Photos: Arye D. Gordon

THE JEWISH HOME

SEPTEMBER 4, 2014

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Reuven Nathanson who are highly competent kashrus professionals. The Vaad is not a kashrus endorsing agency. Blessed to have highly reputable Hashgacha providers, the Vaad exists to be an extra set of eyes by carrying out

Mishmeres HaKashrus whose goal is to fulfill an important religious function in the kosher world of the Los Angeles Jewish community. Los Angeles is fortunate to have a number of kosher supervisions that are serviced by talented and devoted individuals. While kashrus professionals are experts in the field of kosher supervision, communal Rabbis bear the responsibility of ensuring that appropriate standards of kashrus are set and that each establishment is meeting these standards. Kashrus agencies can best provide the highest standards of supervision when there is a partnership between kashrus professionals and local Rabbonim. The Vaad is the organization that works to smooth the relationship between these two groups. It is after many years of effort and collaboration between Los Angeles Rabbonim and the Kashrus agencies that the organization has now been established. The Vaad is unaffiliated with any specific kashrus supervising agency and provides all its services free of charge. When invited by the establishment and the Hashgacha organization, the Vaad will inspect any food establishment or retail food provider. Local rabbanim and Bnei Torah volunteers are enlisted and trained by Rabbis Yosef Bodenstein, Binyamin Kaplan and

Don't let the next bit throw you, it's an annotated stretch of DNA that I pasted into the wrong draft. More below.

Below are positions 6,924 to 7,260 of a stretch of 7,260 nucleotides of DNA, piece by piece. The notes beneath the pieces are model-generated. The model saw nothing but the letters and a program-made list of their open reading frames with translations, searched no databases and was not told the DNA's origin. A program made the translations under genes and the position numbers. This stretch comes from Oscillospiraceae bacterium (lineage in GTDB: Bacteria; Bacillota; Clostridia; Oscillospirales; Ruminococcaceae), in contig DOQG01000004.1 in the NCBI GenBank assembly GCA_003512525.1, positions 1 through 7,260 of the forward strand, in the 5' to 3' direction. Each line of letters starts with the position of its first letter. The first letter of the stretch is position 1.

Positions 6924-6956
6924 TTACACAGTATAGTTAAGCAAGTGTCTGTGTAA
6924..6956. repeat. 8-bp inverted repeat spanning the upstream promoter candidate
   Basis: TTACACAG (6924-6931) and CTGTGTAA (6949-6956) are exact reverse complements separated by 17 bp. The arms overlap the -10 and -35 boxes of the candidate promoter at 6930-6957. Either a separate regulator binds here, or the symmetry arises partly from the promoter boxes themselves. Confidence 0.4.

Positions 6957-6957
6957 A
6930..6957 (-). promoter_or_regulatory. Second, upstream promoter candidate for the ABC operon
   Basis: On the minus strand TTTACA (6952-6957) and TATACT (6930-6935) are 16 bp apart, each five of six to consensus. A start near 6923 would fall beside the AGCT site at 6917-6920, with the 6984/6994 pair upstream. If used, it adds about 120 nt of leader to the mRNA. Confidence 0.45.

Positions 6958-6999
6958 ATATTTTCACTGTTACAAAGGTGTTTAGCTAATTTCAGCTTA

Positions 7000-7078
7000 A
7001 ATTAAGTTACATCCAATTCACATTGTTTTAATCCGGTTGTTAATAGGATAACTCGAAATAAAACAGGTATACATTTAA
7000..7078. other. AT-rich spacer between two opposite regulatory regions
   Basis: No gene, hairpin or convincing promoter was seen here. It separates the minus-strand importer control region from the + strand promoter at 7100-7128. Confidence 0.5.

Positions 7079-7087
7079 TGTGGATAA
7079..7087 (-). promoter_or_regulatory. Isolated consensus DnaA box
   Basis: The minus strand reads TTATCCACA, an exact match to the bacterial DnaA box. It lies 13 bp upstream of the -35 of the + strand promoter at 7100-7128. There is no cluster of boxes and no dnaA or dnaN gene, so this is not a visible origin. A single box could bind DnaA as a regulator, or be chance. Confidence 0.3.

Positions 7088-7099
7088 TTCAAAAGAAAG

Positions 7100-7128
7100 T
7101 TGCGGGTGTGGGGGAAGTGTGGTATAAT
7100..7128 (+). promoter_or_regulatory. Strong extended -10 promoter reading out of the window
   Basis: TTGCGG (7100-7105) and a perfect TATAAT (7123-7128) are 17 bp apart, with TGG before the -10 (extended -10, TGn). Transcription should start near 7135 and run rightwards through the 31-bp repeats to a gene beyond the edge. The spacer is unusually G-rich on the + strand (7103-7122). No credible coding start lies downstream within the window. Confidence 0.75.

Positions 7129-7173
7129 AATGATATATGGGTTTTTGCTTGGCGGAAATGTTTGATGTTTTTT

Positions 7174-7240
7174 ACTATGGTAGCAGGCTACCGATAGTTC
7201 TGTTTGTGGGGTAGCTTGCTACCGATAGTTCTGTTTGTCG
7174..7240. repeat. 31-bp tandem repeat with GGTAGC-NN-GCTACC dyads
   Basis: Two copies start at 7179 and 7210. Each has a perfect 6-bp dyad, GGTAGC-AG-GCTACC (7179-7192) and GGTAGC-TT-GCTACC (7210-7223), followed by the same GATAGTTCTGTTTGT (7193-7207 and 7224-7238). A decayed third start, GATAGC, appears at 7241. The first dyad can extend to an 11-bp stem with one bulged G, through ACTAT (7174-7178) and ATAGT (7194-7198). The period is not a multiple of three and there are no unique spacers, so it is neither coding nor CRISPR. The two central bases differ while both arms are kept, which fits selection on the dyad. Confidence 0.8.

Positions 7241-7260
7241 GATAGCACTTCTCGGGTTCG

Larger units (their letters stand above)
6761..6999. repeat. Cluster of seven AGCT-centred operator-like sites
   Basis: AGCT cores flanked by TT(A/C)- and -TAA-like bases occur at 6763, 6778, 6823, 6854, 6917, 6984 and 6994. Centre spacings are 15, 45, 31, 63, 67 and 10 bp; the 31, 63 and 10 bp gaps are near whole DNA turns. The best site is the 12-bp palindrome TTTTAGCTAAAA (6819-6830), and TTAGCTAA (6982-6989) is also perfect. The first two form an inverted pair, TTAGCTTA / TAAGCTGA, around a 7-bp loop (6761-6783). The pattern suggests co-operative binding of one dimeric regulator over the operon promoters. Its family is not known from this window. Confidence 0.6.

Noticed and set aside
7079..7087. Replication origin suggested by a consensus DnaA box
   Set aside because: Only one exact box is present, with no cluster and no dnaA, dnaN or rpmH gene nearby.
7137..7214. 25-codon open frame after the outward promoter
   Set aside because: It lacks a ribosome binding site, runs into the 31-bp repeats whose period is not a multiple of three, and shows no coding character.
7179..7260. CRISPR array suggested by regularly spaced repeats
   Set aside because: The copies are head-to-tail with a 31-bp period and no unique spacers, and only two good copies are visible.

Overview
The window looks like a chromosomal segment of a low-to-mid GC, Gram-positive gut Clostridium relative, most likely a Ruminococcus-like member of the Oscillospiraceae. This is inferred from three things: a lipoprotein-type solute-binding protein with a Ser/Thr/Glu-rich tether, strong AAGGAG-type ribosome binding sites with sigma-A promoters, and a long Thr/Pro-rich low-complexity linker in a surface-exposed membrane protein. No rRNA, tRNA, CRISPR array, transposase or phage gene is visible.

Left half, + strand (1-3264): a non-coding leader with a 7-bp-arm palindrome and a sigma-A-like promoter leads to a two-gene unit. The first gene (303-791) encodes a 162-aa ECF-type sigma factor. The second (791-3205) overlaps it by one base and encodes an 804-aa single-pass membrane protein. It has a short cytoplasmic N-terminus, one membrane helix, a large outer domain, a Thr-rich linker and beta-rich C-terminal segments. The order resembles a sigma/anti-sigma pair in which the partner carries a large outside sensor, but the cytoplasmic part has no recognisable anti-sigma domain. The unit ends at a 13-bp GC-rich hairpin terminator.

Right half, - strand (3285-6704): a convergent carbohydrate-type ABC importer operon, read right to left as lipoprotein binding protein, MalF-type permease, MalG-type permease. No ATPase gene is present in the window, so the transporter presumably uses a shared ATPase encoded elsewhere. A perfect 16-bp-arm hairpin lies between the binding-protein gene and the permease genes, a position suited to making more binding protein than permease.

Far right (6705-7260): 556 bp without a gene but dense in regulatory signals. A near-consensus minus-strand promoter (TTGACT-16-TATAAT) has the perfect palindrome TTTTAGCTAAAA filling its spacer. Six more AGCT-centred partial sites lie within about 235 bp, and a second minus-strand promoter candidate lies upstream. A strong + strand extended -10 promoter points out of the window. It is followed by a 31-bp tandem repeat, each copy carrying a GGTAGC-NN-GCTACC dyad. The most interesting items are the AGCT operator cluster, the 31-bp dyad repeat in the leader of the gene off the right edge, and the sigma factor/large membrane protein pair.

ongoing inspections. As Rabbi Sholom Ginsburg, Rov of Kehillas Yitzchok, one of the senior Rabbonim of the Los Angeles community, explained, “The purpose of the Vaad from its inception is to work hand in hand with Kashrus organizations, to help raise the standard of Kashrus in our community to be highly reliable, so that all community members will be comfortable.” After an inspection is made, the inspector reports to the Vaad and the Vaad shares any issues needing attention with the respective kashrus agency. Baruch Hashem, current efforts have met with great success. The Vaad enjoys a warm working relationship with the certifying agencies and additional recommendations are consistently implemented. In the developing stages, the Vaad sought council and guidance from Kashrus agencies across America. In particular, Rabbi Moshe Elefant, COO of the OU Kashrus department, and Rabbi Yaakov Luban, Executive Rabbinic Coordinator of OU Kosher, were extremely helpful in this regard. Rabbi Yosef Bodenstein, a local kashrus expert, was a driving force in establishing the Vaad and continues to offer ongoing guidance and direction to the Vaad. Rabbi Bodenstein explains that “the